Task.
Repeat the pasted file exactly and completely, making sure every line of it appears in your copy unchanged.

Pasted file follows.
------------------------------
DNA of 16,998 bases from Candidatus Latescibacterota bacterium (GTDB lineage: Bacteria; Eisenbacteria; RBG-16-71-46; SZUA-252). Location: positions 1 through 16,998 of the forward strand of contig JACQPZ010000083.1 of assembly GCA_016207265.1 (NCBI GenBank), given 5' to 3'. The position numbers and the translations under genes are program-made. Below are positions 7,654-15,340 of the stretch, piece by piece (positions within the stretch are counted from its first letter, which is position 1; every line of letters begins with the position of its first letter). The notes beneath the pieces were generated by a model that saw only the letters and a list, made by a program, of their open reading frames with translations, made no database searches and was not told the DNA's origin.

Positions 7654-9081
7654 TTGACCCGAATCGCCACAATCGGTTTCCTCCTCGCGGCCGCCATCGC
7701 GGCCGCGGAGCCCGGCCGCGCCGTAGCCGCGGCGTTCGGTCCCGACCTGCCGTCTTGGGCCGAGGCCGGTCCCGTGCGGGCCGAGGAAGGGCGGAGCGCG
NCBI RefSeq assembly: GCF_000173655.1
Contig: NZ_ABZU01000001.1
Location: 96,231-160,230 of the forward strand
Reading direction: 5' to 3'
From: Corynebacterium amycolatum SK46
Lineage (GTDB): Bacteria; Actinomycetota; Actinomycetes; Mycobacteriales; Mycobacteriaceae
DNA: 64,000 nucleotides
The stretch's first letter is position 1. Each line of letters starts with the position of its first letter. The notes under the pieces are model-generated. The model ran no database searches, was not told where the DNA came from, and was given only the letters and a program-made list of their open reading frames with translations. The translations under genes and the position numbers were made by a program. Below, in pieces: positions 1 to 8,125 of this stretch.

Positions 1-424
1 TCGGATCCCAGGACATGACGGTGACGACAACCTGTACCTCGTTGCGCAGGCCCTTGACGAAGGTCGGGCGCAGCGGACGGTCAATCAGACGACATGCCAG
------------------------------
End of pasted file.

DNA of 16,998 bases from Candidatus Latescibacterota bacterium (GTDB lineage: Bacteria; Eisenbacteria; RBG-16-71-46; SZUA-252). Location: positions 1 through 16,998 of the forward strand of contig JACQPZ010000083.1 of assembly GCA_016207265.1 (NCBI GenBank), given 5' to 3'. The position numbers and the translations under genes are program-made. Below are positions 7,654-15,340 of the stretch, piece by piece (positions within the stretch are counted from its first letter, which is position 1; every line of letters begins with the position of its first letter). The notes beneath the pieces were generated by a model that saw only the letters and a list, made by a program, of their open reading frames with translations, made no database searches and was not told the DNA's origin.

Positions 7654-9081
7654 TTGACCCGAATCGCCACAATCGGTTTCCTCCTCGCGGCCGCCATCGC
7701 GGCCGCGGAGCCCGGCCGCGCCGTAGCCGCGGCGTTCGGTCCCGACCTGCCGTCTTGGGCCGAGGCCGGTCCCGTGCGGGCCGAGGAAGGGCGGAGCGCG
NCBI RefSeq assembly: GCF_000173655.1
Contig: NZ_ABZU01000001.1
Location: 96,231-160,230 of the forward strand
Reading direction: 5' to 3'
From: Corynebacterium amycolatum SK46
Lineage (GTDB): Bacteria; Actinomycetota; Actinomycetes; Mycobacteriales; Mycobacteriaceae
DNA: 64,000 nucleotides
The stretch's first letter is position 1. Each line of letters starts with the position of its first letter. The notes under the pieces are model-generated. The model ran no database searches, was not told where the DNA came from, and was given only the letters and a program-made list of their open reading frames with translations. The translations under genes and the position numbers were made by a program. Below, in pieces: positions 1 to 8,125 of this stretch.

Positions 1-424
1 TCGGATCCCAGGACATGACGGTGACGACAACCTGTACCTCGTTGCGCAGGCCCTTGACGAAGGTCGGGCGCAGCGGACGGTCAATCAGACGACATGCCAG